Lab 10_ Building a Hot Wire Anemometer

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```					Franklin W. Olin College of Engineering Introduction to Modeling and Control: Engineering of Compartment Systems Lab 10: Building a Hot Wire Anemometer Part 2 of 2 In this lab you will construct, test, and model a working hot wire anemometer. This lab will be the final lab in thermal systems and will require you to use your new knowledge of heat transfer and circuits. The final product of this lab will be a working scientific instrument which can measure wind speed with very good temporal resolution. Create the circuit shown below. NOTE THAT PIN 4 OF THE OP-AMP GOES TO -12V.

U1

1

6 OUT

OPA551

OS1

OS2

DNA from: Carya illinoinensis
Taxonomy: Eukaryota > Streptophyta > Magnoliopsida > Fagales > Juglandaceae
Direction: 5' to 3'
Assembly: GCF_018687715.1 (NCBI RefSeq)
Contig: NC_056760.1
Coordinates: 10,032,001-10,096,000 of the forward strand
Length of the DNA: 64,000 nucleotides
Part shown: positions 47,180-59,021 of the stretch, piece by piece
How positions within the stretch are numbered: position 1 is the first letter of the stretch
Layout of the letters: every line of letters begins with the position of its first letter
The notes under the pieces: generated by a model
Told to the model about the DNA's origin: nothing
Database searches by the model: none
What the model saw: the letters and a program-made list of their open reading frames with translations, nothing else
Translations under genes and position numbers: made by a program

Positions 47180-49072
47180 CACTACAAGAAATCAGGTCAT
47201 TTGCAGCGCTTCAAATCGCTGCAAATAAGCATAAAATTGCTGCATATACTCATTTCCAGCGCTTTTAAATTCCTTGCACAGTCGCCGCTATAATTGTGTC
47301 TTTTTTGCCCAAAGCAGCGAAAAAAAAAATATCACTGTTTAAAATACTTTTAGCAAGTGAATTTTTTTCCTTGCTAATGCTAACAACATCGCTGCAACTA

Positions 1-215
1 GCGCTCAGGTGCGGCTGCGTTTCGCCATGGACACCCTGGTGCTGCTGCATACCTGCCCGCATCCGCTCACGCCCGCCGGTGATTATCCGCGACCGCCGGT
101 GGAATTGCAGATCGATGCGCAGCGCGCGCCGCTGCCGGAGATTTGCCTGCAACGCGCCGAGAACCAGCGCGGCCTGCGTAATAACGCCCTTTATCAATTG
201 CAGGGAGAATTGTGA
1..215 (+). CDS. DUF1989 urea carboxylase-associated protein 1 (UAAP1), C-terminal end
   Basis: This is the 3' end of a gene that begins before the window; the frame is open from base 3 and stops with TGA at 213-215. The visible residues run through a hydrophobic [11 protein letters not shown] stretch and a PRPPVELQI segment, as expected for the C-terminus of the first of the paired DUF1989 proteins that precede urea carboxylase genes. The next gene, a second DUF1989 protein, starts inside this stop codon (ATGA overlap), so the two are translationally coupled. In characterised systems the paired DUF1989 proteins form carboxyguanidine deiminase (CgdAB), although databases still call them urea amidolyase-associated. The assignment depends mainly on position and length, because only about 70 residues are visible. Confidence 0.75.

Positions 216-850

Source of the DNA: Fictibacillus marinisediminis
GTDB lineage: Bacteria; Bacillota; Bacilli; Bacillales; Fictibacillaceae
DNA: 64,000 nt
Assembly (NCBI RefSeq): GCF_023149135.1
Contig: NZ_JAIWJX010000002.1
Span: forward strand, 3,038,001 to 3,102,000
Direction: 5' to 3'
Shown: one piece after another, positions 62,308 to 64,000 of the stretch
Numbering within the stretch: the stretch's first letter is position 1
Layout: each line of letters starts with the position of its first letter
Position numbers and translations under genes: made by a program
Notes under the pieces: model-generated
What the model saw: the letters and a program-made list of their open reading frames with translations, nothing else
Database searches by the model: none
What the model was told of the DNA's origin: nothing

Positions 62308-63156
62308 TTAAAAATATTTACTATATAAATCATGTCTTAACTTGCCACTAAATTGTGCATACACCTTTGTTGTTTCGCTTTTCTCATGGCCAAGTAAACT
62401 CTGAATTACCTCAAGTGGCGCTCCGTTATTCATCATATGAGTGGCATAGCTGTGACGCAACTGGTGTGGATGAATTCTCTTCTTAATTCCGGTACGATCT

5

+12 7 R1 Lamp

4 -12 R3

V-

V+

2

5K

3

+

-

R2 50

We will discuss how this circuit works in class, but by now you should be able to get some idea by thinking about how this circuit works at steady state. HINT: the voltage dividers on the left and right of the op-amp are fed identical voltages at their tops from the op-amp output. If their mid-point taps are at the same voltage, then their resistance ratios must also be equal. From this description, and imagining what happens if the lamp resistance goes up or down, you should be able to deduce what this circuit is trying to do. The circuit has stable equilibria at two output voltages, one positive – the other negative. It has an unstable equilibrium at zero volts. Leave the glass light bulb intact. Check that the circuit is working by turning the potentiometer. You should see the light bulb brighten and darken as you turn the potentiometer up and down. Finally, turn the potentiometer all the way down so that the light turns off. Take the light bulb out of the circuit. Wrap the bulb in a sheet of paper. Slowly crush the bulb in the vice that is in the lab. Carefully discard the broken glass and carefully remove the bulb from the paper. Carefully place the bulb back into the circuit (the glass is sharp